Type 1 diabetes

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Diabetes is a chronic condition that involves high levels of blood sugar in the body. The hormone insulin is produced by the pancreas which is responsible for controlling the amount of glucose in the blood.

Indications of diabetes

The usual indications of type 1 diabetes include the following:

  • Excessive thirst
  • Feeling very tired or fatigue
  • Passing more urine than usual, especially at night time
    Type 1 diabetes
    The symptoms of type 1 diabetes typically develop rapidly among young individuals. Among adults, the symptoms take a longer time to develop.
  • Weight loss and loss of muscle bulk

The symptoms of type 1 diabetes typically develop rapidly among young individuals. Among adults, the symptoms take a longer time to develop.

The symptoms develop due to the lack of insulin. It simply means that glucose stays in the blood and not used as fuel for the body. The body tries to reduce the blood glucose levels by eliminating the excess glucose in the urine.

It is vital for the condition to the diagnosed as soon as possible since it becomes progressively worse if left untreated.

Management of type 1 diabetes

Diabetes could not be cured. The treatment is aimed on maintaining the blood glucose levels as normal as possible and controlling the symptoms to prevent health issues from developing later in life.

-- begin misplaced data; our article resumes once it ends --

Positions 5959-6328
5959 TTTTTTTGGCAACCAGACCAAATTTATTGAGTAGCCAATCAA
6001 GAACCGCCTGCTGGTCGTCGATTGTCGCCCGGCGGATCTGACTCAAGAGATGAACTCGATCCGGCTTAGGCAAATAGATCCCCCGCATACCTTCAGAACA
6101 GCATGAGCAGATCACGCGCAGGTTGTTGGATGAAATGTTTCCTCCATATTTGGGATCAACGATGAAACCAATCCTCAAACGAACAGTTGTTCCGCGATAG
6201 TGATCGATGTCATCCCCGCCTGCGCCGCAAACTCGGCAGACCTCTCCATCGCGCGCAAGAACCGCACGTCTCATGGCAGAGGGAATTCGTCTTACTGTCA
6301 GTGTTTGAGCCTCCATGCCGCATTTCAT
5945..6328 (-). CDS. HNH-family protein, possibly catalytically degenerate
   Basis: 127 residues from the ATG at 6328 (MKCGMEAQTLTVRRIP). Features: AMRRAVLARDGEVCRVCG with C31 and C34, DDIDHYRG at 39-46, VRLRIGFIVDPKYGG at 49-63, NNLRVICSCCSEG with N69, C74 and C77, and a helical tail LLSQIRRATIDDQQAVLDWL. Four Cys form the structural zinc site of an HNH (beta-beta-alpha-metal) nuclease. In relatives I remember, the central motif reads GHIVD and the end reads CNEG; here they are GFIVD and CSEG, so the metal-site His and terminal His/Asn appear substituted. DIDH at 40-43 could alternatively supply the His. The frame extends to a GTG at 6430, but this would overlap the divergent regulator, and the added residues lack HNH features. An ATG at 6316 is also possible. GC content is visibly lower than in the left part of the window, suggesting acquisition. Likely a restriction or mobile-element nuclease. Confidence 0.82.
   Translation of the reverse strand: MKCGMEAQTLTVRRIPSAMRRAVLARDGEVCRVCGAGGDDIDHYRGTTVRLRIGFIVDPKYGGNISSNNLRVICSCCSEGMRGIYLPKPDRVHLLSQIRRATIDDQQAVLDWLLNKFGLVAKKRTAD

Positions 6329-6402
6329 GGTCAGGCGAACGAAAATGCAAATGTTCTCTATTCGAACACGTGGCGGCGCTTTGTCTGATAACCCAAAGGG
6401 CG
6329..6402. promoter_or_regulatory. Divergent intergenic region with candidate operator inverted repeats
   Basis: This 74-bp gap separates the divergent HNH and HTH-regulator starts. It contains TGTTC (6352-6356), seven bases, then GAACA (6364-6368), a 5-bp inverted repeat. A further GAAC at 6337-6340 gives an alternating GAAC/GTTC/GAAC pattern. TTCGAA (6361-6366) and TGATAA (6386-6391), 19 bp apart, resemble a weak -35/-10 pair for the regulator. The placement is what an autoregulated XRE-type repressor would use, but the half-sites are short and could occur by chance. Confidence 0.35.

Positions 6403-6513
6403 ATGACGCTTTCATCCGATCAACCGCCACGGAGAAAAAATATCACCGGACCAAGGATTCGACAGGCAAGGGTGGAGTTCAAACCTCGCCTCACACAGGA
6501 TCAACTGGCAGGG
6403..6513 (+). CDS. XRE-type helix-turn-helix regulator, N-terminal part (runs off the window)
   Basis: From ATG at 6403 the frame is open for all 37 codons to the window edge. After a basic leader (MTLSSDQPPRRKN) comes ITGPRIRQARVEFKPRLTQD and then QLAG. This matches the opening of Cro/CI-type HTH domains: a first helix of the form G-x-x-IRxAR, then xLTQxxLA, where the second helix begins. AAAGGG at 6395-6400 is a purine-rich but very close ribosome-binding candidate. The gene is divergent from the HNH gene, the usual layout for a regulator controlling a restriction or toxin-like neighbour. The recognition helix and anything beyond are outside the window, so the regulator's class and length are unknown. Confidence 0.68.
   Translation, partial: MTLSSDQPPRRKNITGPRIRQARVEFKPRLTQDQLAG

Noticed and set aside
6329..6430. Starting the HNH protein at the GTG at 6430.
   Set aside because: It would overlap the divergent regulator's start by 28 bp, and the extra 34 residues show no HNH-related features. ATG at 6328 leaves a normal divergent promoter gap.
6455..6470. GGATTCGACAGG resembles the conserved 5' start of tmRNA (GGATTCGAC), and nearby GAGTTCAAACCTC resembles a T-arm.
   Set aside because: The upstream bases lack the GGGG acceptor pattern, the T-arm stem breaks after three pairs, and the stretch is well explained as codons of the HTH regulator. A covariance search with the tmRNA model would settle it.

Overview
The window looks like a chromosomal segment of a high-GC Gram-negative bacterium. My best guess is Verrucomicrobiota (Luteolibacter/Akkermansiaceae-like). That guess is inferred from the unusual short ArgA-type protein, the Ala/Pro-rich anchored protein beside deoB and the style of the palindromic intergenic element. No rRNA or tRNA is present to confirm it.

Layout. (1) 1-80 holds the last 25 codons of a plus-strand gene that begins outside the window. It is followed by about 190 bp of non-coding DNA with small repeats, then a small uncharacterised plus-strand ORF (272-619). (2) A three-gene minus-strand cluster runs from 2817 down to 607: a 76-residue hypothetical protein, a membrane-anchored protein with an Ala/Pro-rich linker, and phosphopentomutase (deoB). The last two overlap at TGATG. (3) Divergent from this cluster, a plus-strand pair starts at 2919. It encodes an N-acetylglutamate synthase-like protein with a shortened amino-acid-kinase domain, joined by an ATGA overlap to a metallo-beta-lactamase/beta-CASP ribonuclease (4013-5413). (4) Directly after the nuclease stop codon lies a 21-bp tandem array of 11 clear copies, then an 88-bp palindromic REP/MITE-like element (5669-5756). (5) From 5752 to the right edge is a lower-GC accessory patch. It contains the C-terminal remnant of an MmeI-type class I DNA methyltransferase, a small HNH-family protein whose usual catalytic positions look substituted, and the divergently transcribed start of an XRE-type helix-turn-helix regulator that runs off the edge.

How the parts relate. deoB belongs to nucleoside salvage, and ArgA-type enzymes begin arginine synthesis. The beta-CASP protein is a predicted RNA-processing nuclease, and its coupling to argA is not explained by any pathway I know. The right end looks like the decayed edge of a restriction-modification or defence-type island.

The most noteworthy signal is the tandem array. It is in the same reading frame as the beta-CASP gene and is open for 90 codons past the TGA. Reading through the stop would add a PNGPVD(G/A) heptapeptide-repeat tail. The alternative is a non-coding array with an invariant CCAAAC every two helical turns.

If an individual has been diagnosed with diabetes, he/she is referred to a specialist for proper treatment and monitoring.

Since the body could not produce enough insulin, regular insulin injections are required to keep the glucose levels normal. There are also alternatives to insulin injections but only suitable for some cases.

Potential complications

Diabetes can result to serious long-term health issues. It is the most common cause of vision loss and blindness among individuals of working age.

Those who have diabetes at 12 years old or over must have their eyes assessed once every year for diabetic retinopathy. The condition is also the reason for many cases of kidney failure and lower limb amputation.

Individuals with diabetes are at high risk for cardiovascular disease such as stroke than those who do not have the condition.

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